Tackling the national question


THAT the survival and well-being of any nation hinges on foundations of cohesion and unity is a fact of life. 

Unity is the principal driver of any nation’s charge towards success.

We have written extensively about this subject.

We continue to do so because it either makes or breaks us as a country.

We never stop discussing it because of the battles that confront our beloved country.

Each time we bring the issue to the fore, we seem to be taking many steps backwards.

But there are many positives to draw from our history. There are many things to be learnt from our present.

There, too, are many things to prepare us for the future.

This is the future that resides in our glowing history.

And ours has been a history of conquering.

We have faced many challenges but we, time-and-again, have emerged victorious.

We have never stopped to believing in what is right.

We have never stopped moving on the right path.

We do so because we are doing the right thing as a country.

We are just like any other that believes in its sovereignty.

Nations create their narratives. They come up with policies. They craft their own ideologies.

They form their own principles.

And all these morph into the emancipation of the masses.

Division of labour has been key in understanding the national question.

Sharing of ideas, too, is a fundamental tenet in that quest.

Our national question is entrenched in three critical phases of our history.

During the liberation struggle, the national question was on attaining independence.

We took guns to achieve that.

That freedom came at a cost which we all should  never forget.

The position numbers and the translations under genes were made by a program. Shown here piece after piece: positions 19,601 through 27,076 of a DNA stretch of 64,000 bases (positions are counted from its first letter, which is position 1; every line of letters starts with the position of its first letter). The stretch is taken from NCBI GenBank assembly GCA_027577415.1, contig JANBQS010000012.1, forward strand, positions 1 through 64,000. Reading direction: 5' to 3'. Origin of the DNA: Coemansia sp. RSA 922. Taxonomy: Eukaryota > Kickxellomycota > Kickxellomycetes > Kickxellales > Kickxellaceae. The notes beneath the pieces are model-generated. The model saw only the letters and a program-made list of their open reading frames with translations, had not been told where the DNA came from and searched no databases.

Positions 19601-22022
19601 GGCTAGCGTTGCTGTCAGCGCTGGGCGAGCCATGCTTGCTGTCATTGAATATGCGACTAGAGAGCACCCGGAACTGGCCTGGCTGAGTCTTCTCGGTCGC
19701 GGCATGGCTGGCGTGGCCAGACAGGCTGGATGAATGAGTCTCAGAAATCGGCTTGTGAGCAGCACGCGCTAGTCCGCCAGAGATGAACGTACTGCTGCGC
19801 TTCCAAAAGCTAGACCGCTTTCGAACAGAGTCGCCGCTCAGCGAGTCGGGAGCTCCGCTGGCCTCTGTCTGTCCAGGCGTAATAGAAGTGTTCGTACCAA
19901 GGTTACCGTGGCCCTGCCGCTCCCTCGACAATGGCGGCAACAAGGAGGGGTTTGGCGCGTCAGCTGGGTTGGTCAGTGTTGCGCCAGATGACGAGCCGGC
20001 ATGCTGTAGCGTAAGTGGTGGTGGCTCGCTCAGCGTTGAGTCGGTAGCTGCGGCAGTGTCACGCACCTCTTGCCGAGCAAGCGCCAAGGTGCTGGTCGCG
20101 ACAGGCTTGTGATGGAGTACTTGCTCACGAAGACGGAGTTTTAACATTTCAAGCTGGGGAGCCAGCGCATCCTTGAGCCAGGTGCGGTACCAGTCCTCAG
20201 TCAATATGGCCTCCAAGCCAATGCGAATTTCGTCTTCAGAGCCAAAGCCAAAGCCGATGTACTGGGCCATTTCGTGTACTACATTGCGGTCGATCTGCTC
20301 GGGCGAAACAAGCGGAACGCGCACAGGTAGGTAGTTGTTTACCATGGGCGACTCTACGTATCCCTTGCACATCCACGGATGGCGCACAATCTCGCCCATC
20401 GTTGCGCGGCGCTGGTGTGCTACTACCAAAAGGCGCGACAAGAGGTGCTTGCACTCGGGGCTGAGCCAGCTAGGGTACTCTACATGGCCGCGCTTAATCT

We should honour our heroes and heroines everyday of our lives.

We should cherish their sacrifices and know that they were not in vain.

Post-independence brought the phase of fulfilling the objectives of the struggle.

This phase brought with it some of the challenges we face today.

We had to take back our land.

We had to empower our people. We had to assert our position as a free country.

We gained the land but lost our way on the national question.

However, the West divided us during that period.

The effects of their interference are still there for all to see.

We now resent each other.

We now resent our country.

We now have some, in our midst, who wish the country ill. This needs to be attended to as a matter of urgency.

This is why November 2017 created a new path for the country.

The narrative remains the same.

Our history remains intact.

Our aspirations have not changed.

They will, and should, never change.

The new dispensation has a duty to steer the ship.

It has a duty to revive the liberation struggle narrative.

It has a duty to pursue the empowerment agenda.

It has a duty to engage and re-engage with others.

But our national question remains that we should always defend our land and make it productive.

We should continue to empower our citizens and make them better people.

We should always be guided by our history.

We should always honour our heroes.

Crucially, we should never lose our way.

Yes, Zimbabwe is diverse, but we are one.


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